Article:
1982-1986: The Learning Years: During the first five years SIDT informed thousands of people living and working in hundreds of villages what the organisation was about. SIDT trained its village personnel and named them as ‘Mobile Team Members’. These now trained Mobile Team Members then travelled around the provinces and villages of the Solomon Islands conducting village workshops to help villagers to understand what development is. During these early years of work SIDT workers were also learning. However, merely telling people about development wasn’t enough. SIDT as an organization had to do something more and so it introduced supporting programs to the MTM’s work.
1987-1993 The Middle Years
As SIDT continued to grow they began to realise that just conducting talks and workshops at the village level was not enough. SIDT then introduced two supporting programs: print media and theatre programs. These became the major outreach tools for the organization during this The Middle Years. A monthly magazine called Link Magazine began to be published as well as yearly wall calendars which help the Mobile Management Teams to prepare their village monthly plans. Another outreach tool utilised during this time is the touring theatre teams. The drama teams toured villages and dramatised issues relating to environment, nutrition and leadership. These programs are still effective to date.
1994- 1999 The Growth Years
During the mid 1990s onwards SIDT saw the need to re-design its outreach program. One of the major changes that was implemented was moving from education and awareness to demonstration. This saw the need to change the name of the roles from ‘Mobile Team Members’ to ‘Village Demonstration workers’ (VDWs). Here the VDW then took up the approach of making development practical: better nutrition, cleaner living, healthy lifestyles and less sickness.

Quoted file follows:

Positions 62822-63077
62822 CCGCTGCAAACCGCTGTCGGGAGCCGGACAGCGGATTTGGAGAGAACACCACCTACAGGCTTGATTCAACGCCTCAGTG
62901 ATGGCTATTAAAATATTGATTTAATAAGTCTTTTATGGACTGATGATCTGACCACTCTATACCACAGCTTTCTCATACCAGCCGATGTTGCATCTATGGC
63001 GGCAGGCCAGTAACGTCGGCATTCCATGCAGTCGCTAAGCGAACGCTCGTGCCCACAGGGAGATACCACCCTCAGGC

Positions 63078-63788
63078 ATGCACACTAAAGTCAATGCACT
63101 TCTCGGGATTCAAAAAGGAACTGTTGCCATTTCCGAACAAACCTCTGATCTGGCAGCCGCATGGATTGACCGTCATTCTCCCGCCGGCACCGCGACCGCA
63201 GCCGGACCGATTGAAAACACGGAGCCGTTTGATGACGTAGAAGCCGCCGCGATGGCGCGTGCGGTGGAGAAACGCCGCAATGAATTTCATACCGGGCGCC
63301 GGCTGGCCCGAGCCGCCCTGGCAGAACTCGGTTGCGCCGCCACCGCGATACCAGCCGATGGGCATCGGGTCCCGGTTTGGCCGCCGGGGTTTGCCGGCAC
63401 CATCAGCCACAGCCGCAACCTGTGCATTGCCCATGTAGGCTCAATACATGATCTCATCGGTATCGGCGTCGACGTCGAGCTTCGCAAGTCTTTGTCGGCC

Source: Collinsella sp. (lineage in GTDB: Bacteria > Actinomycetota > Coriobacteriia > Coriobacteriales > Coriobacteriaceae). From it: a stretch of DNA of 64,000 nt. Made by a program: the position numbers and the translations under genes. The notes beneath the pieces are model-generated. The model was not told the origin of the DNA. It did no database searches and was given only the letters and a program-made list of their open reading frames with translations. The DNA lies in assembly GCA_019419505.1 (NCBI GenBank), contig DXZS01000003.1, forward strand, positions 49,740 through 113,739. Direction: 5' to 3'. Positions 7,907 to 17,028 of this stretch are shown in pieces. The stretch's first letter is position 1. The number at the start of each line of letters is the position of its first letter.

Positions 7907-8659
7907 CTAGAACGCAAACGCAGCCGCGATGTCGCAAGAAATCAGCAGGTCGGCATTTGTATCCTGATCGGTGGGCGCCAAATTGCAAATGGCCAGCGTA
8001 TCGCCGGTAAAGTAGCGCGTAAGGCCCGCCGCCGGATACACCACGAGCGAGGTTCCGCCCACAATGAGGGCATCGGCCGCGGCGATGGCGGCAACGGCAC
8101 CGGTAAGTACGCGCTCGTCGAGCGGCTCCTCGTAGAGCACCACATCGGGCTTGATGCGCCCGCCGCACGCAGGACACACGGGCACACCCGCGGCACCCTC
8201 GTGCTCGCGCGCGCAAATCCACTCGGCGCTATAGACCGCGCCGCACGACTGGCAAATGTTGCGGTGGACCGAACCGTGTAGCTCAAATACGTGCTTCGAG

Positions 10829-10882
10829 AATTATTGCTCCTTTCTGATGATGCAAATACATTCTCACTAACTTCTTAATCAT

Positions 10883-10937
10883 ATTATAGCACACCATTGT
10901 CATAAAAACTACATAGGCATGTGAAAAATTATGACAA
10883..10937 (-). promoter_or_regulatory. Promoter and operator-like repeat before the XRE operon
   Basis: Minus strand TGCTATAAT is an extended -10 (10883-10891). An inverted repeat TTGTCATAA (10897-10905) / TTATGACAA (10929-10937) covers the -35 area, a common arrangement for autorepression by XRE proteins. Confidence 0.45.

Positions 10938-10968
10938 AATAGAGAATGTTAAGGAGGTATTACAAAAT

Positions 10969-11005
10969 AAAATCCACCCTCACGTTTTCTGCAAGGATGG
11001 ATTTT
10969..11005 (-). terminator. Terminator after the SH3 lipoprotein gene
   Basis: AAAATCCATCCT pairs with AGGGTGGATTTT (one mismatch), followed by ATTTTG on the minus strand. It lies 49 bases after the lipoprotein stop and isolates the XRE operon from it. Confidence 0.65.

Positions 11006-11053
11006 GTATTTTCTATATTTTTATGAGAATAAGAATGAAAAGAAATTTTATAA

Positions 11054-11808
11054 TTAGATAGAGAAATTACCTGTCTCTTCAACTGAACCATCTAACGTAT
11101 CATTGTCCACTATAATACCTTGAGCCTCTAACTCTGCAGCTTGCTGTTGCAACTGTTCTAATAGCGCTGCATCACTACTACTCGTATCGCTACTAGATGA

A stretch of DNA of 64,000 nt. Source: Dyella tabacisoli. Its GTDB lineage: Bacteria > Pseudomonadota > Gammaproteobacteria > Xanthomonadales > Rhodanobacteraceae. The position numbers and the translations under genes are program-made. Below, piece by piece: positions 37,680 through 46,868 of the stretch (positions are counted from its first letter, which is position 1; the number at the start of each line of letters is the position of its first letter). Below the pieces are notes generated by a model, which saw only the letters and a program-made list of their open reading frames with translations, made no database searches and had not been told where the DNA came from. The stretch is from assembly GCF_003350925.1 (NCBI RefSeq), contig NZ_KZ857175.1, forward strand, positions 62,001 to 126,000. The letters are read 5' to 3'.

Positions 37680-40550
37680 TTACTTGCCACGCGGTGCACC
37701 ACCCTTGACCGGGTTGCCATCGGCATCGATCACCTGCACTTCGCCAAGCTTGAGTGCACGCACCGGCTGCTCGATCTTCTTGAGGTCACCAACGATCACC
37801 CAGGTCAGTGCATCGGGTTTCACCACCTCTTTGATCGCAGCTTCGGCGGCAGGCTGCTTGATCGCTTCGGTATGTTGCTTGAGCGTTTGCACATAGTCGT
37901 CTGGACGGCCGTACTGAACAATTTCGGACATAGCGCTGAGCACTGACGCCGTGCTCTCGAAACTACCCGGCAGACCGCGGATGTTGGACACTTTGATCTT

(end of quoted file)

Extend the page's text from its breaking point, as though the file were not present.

2000- 2006 and beyond (Setting the future)
With the serious civil unrest of these years, known as ‘The Tensions’, it became clearer that villagers are still at the core of the mission. SIDT continued to invest more into the lives of villagers by helping them to use their natural wealth to sustainably build incomes. For example, villagers becoming involved in income generating activities such as timber harvesting, seaweed farming, butterfly ranching among other self-led projects. With the introduction of three new governance programs in early 2003, SIDT helped villagers to increase participation of women, youth and elders of the community to prioritise their needs collectively and plan the future of their communities.
In all the different stages of the organization one of the outstanding values is the Village. No matter what changes the organisation has gone through it continues to value villages as the core or the heart of the organisation.
Past Projects that SIDT have focused on are:
1984- 1986 Rural Water supply and Sanitation
1987 – 1989 Disaster Awareness and Preparation
1990 – 1992 Population Awareness, Resource Management and Increasing the Quality of village life
1993 – 1995 Malaria work to prepare for AIDS Epidermic
1997 – 2001 Bednet Program to reduce malaria infection
2003 – Ongoing Peace building program (People skills, mediation and Restorative Justice)
2004 – 2007 Governance program
2007-2010 Village Save Program (VSP)
2010-2014 and beyond Bridging the Gap (AFAP)